Saturday, June 07, 2008

Drevats Syndrome causes seizures

"She progressed normally the first year," said Jeff Ames. "She was an early talker, an early walker."

It was the Ames' first child, Tessa. Little did they know as parents, they'd spend so much time in the emergency room.

"Tess went through a phase where she had 300 seizures a day," Ames said. "Every time she got sick or had a temperature, she generally ended up in the intensive care."

She was almost one-and-a-half when they got a diagnosis.

"He knew it the minute we walked in. He actually didn't say she had Dravet's syndrome, he actually pushed a piece of paper that listed Dravet's syndromes pathology and it is something you do not want to read as a parent. I remember going home with Heath and reading this and saying, my God she can't have this," Ames said.

She did. Dravet's is an extremely rare seizure disorder. At age two, a major seizure. Tessa didn't walk for a year.

"I quit my job and Health quit her job and we shut down for five years and tried to make the most of the situation we had," said Ames.

Now, at age 7, the seizures have taken their toll. "A cumulative thing. Some of the seizures have caused epic brain damage and certainly, all the little seizures have a cumulative effect," Ames said.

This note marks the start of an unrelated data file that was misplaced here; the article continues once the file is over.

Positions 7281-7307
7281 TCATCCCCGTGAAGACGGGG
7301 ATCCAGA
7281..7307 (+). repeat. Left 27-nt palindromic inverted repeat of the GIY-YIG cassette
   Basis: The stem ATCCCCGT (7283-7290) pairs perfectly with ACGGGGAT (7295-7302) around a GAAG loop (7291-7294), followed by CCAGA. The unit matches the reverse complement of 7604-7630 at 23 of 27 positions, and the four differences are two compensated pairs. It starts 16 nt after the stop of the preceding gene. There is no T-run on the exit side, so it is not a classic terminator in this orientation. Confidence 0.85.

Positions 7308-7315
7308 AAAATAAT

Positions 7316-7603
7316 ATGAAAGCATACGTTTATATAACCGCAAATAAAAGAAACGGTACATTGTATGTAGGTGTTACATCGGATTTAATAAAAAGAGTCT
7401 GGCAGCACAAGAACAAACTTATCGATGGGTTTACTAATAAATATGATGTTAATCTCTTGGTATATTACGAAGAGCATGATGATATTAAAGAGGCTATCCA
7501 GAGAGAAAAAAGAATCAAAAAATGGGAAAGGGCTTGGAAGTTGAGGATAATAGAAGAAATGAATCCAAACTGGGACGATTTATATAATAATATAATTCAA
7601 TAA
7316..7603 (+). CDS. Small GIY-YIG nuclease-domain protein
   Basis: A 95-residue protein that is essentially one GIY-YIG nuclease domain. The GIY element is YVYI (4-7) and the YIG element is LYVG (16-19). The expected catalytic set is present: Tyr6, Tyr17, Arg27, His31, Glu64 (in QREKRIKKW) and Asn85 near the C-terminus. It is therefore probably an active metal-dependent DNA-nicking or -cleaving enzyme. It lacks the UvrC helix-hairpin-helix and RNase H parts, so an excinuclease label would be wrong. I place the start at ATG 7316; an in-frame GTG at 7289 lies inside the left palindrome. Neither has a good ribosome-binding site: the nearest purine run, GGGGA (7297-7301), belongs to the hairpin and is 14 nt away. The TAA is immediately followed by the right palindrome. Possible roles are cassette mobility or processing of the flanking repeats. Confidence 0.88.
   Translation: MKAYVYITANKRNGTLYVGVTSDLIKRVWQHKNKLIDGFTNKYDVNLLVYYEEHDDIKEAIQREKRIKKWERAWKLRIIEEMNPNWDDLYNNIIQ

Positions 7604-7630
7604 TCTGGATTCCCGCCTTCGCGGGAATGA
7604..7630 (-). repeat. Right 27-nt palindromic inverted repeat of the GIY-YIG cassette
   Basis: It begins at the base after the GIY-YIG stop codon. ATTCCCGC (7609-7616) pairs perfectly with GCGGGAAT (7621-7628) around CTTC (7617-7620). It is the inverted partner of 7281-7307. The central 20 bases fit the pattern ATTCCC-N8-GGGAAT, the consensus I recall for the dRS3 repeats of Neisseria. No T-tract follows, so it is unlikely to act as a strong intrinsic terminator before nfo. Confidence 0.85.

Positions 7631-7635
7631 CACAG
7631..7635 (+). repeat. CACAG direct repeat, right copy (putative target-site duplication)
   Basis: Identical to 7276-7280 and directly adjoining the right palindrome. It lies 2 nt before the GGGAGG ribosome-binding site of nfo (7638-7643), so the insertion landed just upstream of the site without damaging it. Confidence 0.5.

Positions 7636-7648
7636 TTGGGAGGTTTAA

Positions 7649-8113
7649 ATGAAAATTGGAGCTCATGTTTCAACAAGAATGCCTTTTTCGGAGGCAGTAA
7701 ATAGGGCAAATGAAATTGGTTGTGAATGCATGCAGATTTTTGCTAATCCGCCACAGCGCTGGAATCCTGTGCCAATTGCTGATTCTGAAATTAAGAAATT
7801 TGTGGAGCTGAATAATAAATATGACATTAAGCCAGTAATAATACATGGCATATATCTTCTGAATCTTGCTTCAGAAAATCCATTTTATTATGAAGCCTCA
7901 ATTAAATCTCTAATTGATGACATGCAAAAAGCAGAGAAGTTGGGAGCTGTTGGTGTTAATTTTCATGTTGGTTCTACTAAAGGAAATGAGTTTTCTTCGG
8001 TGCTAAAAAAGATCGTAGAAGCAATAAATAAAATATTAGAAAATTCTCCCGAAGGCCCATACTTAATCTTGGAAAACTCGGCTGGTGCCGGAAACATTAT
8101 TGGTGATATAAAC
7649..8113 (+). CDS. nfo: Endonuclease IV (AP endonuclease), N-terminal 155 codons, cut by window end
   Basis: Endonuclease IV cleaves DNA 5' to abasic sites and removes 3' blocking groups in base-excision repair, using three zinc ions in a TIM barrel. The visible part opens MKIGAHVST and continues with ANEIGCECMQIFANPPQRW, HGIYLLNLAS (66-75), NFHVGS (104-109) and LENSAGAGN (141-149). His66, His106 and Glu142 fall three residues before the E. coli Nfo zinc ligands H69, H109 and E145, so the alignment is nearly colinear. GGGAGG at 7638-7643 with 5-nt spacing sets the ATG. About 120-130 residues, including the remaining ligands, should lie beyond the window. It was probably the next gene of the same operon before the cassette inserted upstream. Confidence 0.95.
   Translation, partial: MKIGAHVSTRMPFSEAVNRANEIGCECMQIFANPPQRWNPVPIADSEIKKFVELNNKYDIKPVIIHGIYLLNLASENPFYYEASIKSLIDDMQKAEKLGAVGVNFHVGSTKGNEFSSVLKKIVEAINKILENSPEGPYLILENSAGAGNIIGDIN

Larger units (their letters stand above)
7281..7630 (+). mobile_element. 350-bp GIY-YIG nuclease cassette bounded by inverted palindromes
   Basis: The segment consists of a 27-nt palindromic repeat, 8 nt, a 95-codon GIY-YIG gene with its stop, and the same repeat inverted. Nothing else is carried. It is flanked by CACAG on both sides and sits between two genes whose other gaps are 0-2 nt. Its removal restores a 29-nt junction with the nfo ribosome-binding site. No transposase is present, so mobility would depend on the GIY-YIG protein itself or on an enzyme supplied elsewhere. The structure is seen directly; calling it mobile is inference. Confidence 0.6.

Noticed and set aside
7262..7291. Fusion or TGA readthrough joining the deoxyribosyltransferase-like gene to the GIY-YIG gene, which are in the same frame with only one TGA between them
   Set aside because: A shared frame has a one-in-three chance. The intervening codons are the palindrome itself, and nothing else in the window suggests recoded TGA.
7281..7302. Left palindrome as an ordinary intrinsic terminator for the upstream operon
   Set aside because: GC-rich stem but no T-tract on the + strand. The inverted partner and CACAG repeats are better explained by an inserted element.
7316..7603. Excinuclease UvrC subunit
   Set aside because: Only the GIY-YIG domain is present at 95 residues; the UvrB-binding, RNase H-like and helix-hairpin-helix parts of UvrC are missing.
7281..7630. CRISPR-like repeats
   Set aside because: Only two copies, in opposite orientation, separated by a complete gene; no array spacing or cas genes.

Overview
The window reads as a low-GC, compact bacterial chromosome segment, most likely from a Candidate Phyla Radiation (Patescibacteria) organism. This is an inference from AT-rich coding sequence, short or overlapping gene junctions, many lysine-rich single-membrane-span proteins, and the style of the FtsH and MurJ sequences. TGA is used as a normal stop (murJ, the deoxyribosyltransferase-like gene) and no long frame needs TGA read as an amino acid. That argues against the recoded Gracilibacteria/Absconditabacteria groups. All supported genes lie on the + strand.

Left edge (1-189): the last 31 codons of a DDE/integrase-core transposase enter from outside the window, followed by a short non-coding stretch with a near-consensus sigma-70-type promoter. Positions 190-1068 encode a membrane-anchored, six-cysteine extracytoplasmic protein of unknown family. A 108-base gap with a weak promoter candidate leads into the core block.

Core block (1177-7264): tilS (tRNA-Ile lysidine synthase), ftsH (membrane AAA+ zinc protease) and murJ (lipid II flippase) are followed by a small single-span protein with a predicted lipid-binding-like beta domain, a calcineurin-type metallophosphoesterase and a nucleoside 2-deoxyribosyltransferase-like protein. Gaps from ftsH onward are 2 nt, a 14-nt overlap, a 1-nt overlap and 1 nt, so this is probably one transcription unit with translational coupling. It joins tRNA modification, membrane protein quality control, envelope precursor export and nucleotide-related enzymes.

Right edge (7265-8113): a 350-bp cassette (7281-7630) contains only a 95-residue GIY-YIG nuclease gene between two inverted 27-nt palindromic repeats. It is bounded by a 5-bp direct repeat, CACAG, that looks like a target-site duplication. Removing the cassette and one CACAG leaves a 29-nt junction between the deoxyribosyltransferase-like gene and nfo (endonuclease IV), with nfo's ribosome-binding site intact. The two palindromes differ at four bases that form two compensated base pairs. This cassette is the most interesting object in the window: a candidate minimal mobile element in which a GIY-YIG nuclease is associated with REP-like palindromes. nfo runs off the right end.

Dravet's syndrome

By age three, seven out of 100 children will have experienced a fever induced seizure. Most won't have another one, but some are not so lucky. Marcie Frasier has more.

She's walking, but is unstable and can talk but limited.

The fear with this disease is that the seizures can last hours and the risk of heart attack even death, is very high. To keep Tessa’s seizures under control, she’s on six medications that she has to take several times a day.

They work hard in their restaurant called Cantina and are giving back with The Cantina Kids menu. Buy one of their kids meals and 100 percent of the money goes to the local hospital. They are also holding the first Cantina Kids Fun Run, for kids and their parents."It is really is one of the little life blood parent so the community, department is something you never want to know about until you are in it. We just thought it was a graceful way to get kids involved in a philanthropic way," Ames said.

Tessa still has seizures, but they are less severe. Precautions are necessary, because sun light can trigger her seizures, she must always wear sun glasses and a hat. Academically, she is at pre-kindergarten level and will most likely remain there. Considering most kids with Dravet's cannot talk or walk, she is doing wonderfully.

"Just knowing where she could be and where she is, is satisfaction for us. On a daily basis, the fact she can look at Heath and say, 'I love you mommy' what does any other parent want to hear? Right?” Ames said.


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